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Ready to Plant a Fall Garden?

Wednesday, August 2, 2017 10:28
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It may be hard to believe but, within the next couple of weeks, seeds for your fall crops can start going into the garden.

If you are like me, you may actually want to start some seeds in a flat or in pots, to transplant into the garden later, but those need to be started soon. My earliest-to-plant seeds (between now and August 20) are beets and winter radishes. Before the end of August, though, I like to have seeds for other crops started, too: carrots, kale, collards, and Swiss chard are in that group. Lettuces and spinach, the least heat-tolerant of the cool-season veggies (in my garden, at least) get planted in September. Regular salad radish seeds can go in then, too, mixed in among the lettuces and spinach.

Of those crops listed above, the only ones that are hard to move out of a flat or pot and into the garden as seedlings are carrots. Those do best for me if I put the seeds straight into the garden. Transplanting them as seedlings, started in a flat, results in such oddly bent and twisted carrots that they are hard clean and cut up without too much waste. Of course, you may be more skillful at transplanting the carrot babies than me, but I expect that many people will have an experience like mine.

If you had planned to start your own broccoli and cabbages from seed, in flats or pots, getting them started now is almost too late. If you have chosen short time-to-maturity varieties, though, starting TODAY may be fine. Otherwise, for a small garden, buying little plants of those crops at a garden center might be a good plan. If you are looking for cauliflower transplants, but don’t see them at the garden centers in August, just be patient. They are more finicky about heat than cabbages and broccoli and are not usually in stores until sometime in September.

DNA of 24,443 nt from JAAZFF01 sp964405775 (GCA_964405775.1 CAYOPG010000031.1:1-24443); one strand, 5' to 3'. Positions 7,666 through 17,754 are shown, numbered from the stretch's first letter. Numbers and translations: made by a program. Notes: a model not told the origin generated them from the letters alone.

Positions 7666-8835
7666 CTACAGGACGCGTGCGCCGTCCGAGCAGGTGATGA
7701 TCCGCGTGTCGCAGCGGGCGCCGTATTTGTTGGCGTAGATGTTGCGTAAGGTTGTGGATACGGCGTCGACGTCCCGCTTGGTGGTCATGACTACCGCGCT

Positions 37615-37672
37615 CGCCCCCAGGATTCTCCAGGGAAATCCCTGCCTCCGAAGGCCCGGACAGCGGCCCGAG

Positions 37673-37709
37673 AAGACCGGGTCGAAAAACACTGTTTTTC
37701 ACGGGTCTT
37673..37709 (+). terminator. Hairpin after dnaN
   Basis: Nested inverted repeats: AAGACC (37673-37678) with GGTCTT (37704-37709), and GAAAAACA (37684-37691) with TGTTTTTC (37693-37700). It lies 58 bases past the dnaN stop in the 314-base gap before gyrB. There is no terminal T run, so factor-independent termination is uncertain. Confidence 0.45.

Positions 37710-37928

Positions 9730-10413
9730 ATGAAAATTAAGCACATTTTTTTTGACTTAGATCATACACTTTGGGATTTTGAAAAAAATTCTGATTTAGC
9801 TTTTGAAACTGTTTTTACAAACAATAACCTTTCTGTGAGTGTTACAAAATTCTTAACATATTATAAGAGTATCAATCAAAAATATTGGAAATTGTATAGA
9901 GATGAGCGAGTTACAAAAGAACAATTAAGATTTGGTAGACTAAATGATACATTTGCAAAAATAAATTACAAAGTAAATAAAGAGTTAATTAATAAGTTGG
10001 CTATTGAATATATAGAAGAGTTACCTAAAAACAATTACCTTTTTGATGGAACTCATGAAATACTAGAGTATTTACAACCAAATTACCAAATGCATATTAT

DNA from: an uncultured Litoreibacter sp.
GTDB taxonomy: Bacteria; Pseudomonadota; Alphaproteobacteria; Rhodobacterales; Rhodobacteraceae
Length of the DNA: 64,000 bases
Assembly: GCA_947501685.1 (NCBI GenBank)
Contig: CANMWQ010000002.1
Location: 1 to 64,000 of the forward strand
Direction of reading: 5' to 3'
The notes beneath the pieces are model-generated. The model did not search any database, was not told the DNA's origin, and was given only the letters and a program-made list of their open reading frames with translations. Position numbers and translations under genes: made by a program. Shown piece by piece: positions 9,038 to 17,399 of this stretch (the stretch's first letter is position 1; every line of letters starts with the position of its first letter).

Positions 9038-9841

Since I missed out on summer crops this year — my own fault for going on a crazy adventure! – I also have just put in a little patch of bush beans. I didn’t buy any seeds this year, which has seemed very strange, but I have plenty of heirloom Joanie-beans saved from previous years’ plants for both this year and the next.

Yesterday while running errands with my younger son (visiting from Statesboro), I stopped by TruPrep, which carries Baker Creek seeds, and I saw that it still has a decent selection in stock.  Not all stores/garden centers still have seeds available. If you need seeds for cool-season crops, it might be a good idea to call ahead before driving across town to shop.

Hope that all is going well in your gardens!

Home gardening can provide a lot of good food for families and communities. It’s also some work, but I love it. This blog is about the garden and yard where I “grow my own,” NW of Atlanta, Georgia.


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  • UniqueArchetype

    These seeds are socialists. They simply lay around waiting for someone to give them a home (the ground) and then wait until someone else feeds them (water and fertilizer). Freeloaders, one and all. GET A JOB SEEDS!

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